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Post Posted: November 29th 2010 8:29 am
 
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Empire Strikes Back director dead



US director Irvin Kershner, renowned for making the epic Star Wars film The Empire Strikes Back, has died in Los Angeles aged 87.

Kershner also directed Sean Connery as James Bond in Never Say Never Again (1983) and Peter Weller in Robocop II (1990).

He died at home after a long illness, his goddaughter Adriana Santini told AFP.

Born in Philadelphia in 1923, Kershner trained as a musician and in photography before starting making documentaries and then feature films.

The Empire Strikes Back (1980) is widely regarded as the most popular instalment in the Star Wars saga and is one of the highest rated films in history.


Post Posted: November 29th 2010 10:05 am
 

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RIP. Thanks for the memories. :heavymetal:


Post Posted: November 29th 2010 12:24 pm
 
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:(

backstage.blogs.com

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Director Irvin Kershner died on Monday in Los Angeles after a long illness. He was 87 years old. Kershner directed the “Star Wars Episode V: The Empire Strikes Back,” the James Bond film “Never Say Never Again,” and “Robocop 2.” Kershner was one of George Lucas’ professors at the University of Southern California and was asked by the “Star Wars” creator to direct “Empire.” He was born in Philadelphia in 1923.


Post Posted: November 29th 2010 4:25 pm
 
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Woah, RIP, indeed. One of my major wishes back in the day was that Lucas might see the light and bring him on for consulting for RoTS. I think Kershner would have nailed it and brought some great ideas.


Post Posted: November 29th 2010 7:11 pm
 
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R.I.P Irvin, thanks for the memories and the great contributions to the Star Wars saga/legacy, you'll be missed. :(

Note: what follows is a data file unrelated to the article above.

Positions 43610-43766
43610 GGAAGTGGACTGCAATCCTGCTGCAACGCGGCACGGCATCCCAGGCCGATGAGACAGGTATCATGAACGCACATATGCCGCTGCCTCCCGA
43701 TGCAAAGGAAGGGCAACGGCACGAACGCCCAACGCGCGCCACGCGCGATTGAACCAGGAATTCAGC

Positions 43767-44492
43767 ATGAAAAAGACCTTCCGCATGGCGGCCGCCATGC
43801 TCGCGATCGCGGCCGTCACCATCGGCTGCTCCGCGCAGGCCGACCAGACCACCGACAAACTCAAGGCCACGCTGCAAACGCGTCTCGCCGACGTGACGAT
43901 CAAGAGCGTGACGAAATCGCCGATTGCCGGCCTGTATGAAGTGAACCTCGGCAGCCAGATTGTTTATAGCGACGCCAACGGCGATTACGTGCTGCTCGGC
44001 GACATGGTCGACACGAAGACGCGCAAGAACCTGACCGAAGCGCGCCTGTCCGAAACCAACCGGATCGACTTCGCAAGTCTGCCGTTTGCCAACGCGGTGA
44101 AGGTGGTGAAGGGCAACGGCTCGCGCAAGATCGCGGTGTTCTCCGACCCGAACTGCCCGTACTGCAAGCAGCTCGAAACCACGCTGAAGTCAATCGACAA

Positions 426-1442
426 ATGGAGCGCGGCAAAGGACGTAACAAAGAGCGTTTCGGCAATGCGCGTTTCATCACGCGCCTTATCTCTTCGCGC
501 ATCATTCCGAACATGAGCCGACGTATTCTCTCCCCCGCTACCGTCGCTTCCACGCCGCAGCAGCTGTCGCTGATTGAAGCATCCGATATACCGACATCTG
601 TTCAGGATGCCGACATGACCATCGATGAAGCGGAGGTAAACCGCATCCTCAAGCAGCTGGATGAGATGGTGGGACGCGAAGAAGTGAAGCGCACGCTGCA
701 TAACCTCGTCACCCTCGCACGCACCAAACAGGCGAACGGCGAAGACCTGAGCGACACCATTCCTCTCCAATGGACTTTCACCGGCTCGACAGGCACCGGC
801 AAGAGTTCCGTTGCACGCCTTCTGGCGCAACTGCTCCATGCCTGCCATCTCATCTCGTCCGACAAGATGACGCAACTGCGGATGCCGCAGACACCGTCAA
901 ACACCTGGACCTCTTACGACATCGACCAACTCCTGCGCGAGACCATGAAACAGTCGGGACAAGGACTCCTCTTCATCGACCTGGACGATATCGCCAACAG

Post Posted: November 29th 2010 8:29 pm
 
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Congatulations on fulfilling a long and influential life, Kersh. You will not be forgotten.


Post Posted: November 29th 2010 8:53 pm
 
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Lucas just chimed in on Kershner's passing over @ SW.com:

"The world has lost a great director and one of the most genuine people I've had the pleasure of knowing," says Lucas. "Irvin Kershner was a true gentleman in every sense of the word. When I think of Kersh, I think of his warmth, his thoughtfulness and his talent. I knew him from USC -- I attended his lectures and he was actually on the festival panel that gave the prize to my THX short. I considered him a mentor.

"Following Star Wars, I knew one thing for sure: I didn't want to direct the second movie myself. I needed someone I could trust, someone I really admired and whose work had maturity and humor. That was Kersh all over. I didn't want Empire to turn into just another sequel, another episode in a series of space adventures. I was trying to build something, and I knew Kersh was the guy to help me do it. He brought so much to the table. I am truly grateful to him.

"He was a friend as well as a colleague. He will be missed."


Source: http://starwars.com/themovies/episode_v/irvin_kershner_remembered/



Like I said, Lucas should have gotten him to work on the PT's in at least some capacity, as AotC and RoTS felt exactly like just another couple episodes in a series of space adventures. :roll:


Post Posted: November 30th 2010 1:07 am
 

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I love what Kershner did in TESB...

But its not like everything the guy did turned to gold. For all we know if he had been brought in for AOTC or ROTS it could've been another Robocop 2 or Never Say Never Again, both of which were not only mere sequels, but awful ones at that.


Post Posted: November 30th 2010 9:32 am
 
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I think TESB’s success due to a combination of Kershner’s effort and his collaboration with Lucas. In regard to his other films, I doubt he worked as a hard as he did on Empire and, obviously, Lucas wasn’t around.